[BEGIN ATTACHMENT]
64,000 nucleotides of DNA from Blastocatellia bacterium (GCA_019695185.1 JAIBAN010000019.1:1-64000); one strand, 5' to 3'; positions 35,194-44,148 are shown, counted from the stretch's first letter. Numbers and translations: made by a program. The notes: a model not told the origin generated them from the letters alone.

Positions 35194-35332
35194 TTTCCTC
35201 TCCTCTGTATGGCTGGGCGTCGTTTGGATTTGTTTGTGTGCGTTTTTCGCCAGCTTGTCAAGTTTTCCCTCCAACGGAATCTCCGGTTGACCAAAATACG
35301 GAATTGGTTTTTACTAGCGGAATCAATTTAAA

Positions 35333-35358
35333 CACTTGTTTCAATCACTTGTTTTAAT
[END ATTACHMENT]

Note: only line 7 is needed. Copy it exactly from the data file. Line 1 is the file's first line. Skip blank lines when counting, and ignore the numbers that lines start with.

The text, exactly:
35333 CACTTGTTTCAATCACTTGTTTTAAT